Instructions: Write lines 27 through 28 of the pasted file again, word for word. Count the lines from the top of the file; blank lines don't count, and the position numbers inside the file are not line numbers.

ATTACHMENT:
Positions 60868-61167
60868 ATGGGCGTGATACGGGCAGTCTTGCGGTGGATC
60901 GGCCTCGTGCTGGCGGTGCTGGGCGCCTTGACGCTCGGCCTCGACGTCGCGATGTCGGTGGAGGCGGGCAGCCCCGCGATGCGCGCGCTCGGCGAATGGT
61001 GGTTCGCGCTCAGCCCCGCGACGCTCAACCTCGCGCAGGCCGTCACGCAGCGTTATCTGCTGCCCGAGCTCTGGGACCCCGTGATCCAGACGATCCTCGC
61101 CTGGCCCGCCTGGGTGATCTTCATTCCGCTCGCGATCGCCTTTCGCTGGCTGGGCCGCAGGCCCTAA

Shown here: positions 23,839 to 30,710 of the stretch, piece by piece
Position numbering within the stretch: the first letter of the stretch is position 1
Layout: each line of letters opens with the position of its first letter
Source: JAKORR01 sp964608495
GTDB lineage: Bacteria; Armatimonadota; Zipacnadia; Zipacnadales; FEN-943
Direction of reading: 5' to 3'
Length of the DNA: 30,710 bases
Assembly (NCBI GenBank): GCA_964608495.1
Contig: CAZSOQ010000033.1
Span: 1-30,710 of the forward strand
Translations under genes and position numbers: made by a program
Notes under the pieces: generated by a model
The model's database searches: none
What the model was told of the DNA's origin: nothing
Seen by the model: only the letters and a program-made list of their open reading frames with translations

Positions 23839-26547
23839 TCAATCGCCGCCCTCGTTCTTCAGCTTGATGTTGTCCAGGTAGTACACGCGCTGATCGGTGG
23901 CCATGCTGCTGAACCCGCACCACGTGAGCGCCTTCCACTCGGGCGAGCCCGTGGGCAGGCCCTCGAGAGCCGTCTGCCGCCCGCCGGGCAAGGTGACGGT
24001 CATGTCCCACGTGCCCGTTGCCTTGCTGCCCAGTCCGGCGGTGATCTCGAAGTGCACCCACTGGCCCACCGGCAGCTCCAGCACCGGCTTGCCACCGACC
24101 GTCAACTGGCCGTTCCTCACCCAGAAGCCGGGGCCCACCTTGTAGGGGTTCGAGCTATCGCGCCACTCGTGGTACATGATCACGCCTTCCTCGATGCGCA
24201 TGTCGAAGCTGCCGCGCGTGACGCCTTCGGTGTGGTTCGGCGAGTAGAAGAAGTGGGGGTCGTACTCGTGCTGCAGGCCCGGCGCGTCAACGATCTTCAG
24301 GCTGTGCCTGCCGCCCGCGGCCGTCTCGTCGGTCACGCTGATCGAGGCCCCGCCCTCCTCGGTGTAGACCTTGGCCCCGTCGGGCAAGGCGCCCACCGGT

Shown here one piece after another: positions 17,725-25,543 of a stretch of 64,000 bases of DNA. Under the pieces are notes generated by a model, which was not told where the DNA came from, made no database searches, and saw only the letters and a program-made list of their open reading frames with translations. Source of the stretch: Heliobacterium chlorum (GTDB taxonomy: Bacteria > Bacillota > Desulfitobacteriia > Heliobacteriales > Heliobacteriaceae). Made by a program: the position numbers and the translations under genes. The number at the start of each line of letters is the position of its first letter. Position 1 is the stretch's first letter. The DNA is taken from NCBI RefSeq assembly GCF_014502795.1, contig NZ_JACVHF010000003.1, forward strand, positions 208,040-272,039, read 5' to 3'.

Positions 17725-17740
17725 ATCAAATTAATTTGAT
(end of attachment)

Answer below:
24301 GCTGTGCCTGCCGCCCGCGGCCGTCTCGTCGGTCACGCTGATCGAGGCCCCGCCCTCCTCGGTGTAGACCTTGGCCCCGTCGGGCAAGGCGCCCACCGGT

Shown here one piece after another: positions 17,725-25,543 of a stretch of 64,000 bases of DNA. Under the pieces are notes generated by a model, which was not told where the DNA came from, made no database searches, and saw only the letters and a program-made list of their open reading frames with translations. Source of the stretch: Heliobacterium chlorum (GTDB taxonomy: Bacteria > Bacillota > Desulfitobacteriia > Heliobacteriales > Heliobacteriaceae). Made by a program: the position numbers and the translations under genes. The number at the start of each line of letters is the position of its first letter. Position 1 is the stretch's first letter. The DNA is taken from NCBI RefSeq assembly GCF_014502795.1, contig NZ_JACVHF010000003.1, forward strand, positions 208,040-272,039, read 5' to 3'.